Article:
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Three men and a woman standing on an observation deck overlooking a pine forest on the edge of the Gulf
Information icon Regional Director Leo Miranda with Brittany Petersen, Jereme Phillips, and Steven Seibert at Bon Secour NWR. Photo by USFWS.

Our Regional Leadership

Nationally, the U.S. Fish and Wildlife Service is led by a Director, a team of Assistant Directors and eight Regional Directors. (See our headquarters organizational chart.)

The conservation actions of the Southeast Region are guided by the Southeast Regional Director, Deputy Regional Director, and a team of Assistant Regional Directors and Chiefs who guide regional operations.

Leopoldo “Leo” Miranda

Regional Director

Portrait shot of a man wearing a burgandy USFWS shirt in a longleaf pine stand.

Leopoldo “Leo” Miranda is the Southeast Regional Director of the Department of the Interior’s U.S. Fish and Wildlife Service. He oversees the work of approximately 1,300 employees in carrying out the Federal Government’s partnership role in conserving fish, wildlife, and plant resources and their habitats within 10 southeastern states, Puerto Rico and the U.S. Virgin Islands. Leo began his work with the Service as a Private Lands biologist in his native Puerto Rico, later becoming the Program Supervisor of the Service’s Chesapeake Bay Field Office in Annapolis, Maryland, followed by Assistant Regional Director of the Southeast Region’s Ecological Services Program. An advocate of public-private conservation partnerships, he points to the success of the shade-grown coffee industry as an example of how government organizations and private landowners can work together to achieve win/win outcomes for people and for wildlife. On any given weekend, you are likely to find Leo in a tree stand or by a river, hunting or fishing with his son, Pablo. Leo attributes much of their shared love of nature and commitment to conservation to the pursuit of these outdoor recreational pastimes. Leo holds a Bachelor of Science in Marine Biology from the University of Puerto Rico and a Master of Science in Zoology from North Carolina State University. He and his wife, Jessica, Pablo, and their four-legged family members live in Marietta, Georgia.

Mike Oetker

Deputy Regional Director

Portrait shot of a man with a goatee wearing a suit and tie

Mike Oetker is the Deputy Regional Director of the U.S. Fish and Wildlife Service’s Southeast Region where he oversees the agency’s operations involving more than 1,300 employees spread out over 10 states and the Caribbean islands. He has been with the Service for 19 years.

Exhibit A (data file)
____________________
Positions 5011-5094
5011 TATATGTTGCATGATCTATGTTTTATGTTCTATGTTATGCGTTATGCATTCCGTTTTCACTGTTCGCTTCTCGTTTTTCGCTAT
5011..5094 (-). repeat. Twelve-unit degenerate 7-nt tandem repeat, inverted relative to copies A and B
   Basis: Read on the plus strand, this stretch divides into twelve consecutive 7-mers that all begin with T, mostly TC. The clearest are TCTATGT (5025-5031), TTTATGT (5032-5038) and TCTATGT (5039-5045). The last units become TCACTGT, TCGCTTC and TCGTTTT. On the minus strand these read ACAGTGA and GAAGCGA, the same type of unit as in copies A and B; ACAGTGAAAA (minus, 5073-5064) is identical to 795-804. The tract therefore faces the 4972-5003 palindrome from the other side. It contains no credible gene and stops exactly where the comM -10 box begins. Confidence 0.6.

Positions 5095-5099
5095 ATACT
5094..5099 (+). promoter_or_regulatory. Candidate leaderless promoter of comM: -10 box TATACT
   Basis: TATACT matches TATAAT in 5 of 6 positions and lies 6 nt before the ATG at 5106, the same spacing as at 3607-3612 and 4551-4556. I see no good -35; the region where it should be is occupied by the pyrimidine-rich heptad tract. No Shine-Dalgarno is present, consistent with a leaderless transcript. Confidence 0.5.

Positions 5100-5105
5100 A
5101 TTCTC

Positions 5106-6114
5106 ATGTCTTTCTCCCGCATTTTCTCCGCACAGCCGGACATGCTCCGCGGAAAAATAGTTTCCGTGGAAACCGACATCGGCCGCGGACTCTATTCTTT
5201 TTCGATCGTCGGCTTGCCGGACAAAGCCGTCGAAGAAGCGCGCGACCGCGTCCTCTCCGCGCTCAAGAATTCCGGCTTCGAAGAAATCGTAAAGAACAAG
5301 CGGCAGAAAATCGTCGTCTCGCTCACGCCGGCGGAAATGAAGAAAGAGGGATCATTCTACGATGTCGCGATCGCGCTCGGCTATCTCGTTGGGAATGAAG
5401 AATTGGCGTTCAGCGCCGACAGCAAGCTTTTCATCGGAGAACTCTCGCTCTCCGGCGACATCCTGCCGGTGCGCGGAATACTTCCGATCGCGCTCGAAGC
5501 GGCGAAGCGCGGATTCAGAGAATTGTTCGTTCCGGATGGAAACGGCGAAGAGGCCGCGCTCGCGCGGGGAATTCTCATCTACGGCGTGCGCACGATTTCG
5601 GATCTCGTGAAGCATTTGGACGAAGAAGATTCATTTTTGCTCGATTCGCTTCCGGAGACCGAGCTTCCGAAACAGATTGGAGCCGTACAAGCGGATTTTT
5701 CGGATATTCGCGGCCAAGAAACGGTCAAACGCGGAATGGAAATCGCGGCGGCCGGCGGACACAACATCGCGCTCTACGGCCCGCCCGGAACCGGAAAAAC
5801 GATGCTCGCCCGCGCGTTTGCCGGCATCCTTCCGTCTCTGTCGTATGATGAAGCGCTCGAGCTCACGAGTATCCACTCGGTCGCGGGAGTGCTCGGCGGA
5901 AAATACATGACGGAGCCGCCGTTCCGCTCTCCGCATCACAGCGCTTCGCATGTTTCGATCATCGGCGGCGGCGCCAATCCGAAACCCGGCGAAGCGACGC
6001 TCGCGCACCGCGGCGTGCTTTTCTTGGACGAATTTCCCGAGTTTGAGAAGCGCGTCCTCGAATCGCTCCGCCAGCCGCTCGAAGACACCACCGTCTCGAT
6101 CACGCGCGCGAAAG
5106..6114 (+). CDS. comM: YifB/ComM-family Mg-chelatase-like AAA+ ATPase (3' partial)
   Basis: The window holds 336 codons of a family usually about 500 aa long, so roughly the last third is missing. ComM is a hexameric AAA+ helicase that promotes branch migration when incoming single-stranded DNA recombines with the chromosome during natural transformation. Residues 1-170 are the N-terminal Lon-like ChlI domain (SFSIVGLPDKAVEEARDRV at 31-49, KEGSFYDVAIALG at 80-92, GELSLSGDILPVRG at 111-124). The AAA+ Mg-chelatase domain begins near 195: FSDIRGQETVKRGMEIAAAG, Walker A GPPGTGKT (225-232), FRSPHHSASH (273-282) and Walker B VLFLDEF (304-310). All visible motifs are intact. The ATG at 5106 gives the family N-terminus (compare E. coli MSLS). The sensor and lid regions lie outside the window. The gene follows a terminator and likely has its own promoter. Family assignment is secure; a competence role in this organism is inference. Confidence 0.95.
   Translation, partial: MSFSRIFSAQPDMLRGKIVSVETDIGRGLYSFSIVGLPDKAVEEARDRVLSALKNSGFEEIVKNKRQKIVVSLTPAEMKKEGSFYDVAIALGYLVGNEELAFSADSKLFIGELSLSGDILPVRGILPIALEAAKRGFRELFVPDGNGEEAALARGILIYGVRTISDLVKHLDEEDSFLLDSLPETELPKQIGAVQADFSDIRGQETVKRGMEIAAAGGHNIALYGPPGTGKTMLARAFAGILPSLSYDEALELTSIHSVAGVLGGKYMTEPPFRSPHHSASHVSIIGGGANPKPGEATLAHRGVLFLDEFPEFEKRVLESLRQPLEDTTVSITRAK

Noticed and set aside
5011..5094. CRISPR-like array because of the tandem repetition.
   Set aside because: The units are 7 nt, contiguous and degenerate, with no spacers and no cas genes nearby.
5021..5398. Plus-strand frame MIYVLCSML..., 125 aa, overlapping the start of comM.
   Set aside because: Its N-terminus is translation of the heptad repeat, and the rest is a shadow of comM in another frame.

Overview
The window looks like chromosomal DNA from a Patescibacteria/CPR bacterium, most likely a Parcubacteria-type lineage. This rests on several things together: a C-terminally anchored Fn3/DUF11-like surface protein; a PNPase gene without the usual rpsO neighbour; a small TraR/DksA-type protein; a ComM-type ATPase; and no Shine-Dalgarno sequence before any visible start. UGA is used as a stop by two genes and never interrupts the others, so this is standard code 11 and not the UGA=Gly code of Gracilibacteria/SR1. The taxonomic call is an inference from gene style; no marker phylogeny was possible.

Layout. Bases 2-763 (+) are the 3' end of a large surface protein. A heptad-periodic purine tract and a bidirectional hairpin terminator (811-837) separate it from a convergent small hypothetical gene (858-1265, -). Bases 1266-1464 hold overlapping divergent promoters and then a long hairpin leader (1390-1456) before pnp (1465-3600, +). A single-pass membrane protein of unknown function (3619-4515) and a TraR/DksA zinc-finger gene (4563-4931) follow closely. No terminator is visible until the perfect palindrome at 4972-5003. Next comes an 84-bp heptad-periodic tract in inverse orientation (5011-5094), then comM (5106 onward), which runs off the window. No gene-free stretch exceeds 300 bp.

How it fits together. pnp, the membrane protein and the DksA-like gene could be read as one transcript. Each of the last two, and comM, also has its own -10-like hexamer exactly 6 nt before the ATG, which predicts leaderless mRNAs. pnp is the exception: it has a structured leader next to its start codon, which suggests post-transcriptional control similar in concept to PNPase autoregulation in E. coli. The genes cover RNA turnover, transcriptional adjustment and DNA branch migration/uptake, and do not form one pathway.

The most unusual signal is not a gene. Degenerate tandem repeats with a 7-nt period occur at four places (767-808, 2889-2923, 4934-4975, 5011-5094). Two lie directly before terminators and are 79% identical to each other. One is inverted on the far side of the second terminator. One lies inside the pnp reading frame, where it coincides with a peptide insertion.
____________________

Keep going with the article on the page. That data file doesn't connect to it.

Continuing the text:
Before coming to Atlanta, Mike worked in the Southwest Region where he was involved with conflicts over endangered fish and water management. He also worked on fisheries management issues in the Great Lakes and Mississippi River Basin for the Service’s Midwest Region.

Mike got his start in natural resource management and policy development as a Knauss Sea Grant Fellow, where he worked for the Committee on Natural Resources in the U.S. House of Representatives. He is a graduate from Iowa State University and Michigan State University.

Allan Brown

Assistant Regional Director, Fisheries and Aquatic Conservation

A man in front of industrial tanks holding an enormous fish.

Allan has over thirty years experience with the Service. After graduating from Michigan State University in the spring of 1984, Allan held temporary positions at Senecaville National Fish Hatchery (NFH) Ohio and the National Fishery Center in Lamar, Pennsylvania. As a permanent employee Allan served as a biological technician and a fisheries biologist before moving to Welaka NFH. All together Allan spent 20 years at Weklaka NFH as an assistant hatchery manager, hatchery manager, and program supervisor for warmwater hatcheries for the southeast region. Most recently Allan was selected as the Assistant Regional Director for Fisheries and Aquatic Conservation in the southeast region in September of 2014.

Allan has been married for 34 years with 3 adult children all of whom have married and three granddaughters. Allan and his wife like to travel, go boating, hiking, and keep busy taking care of two dogs.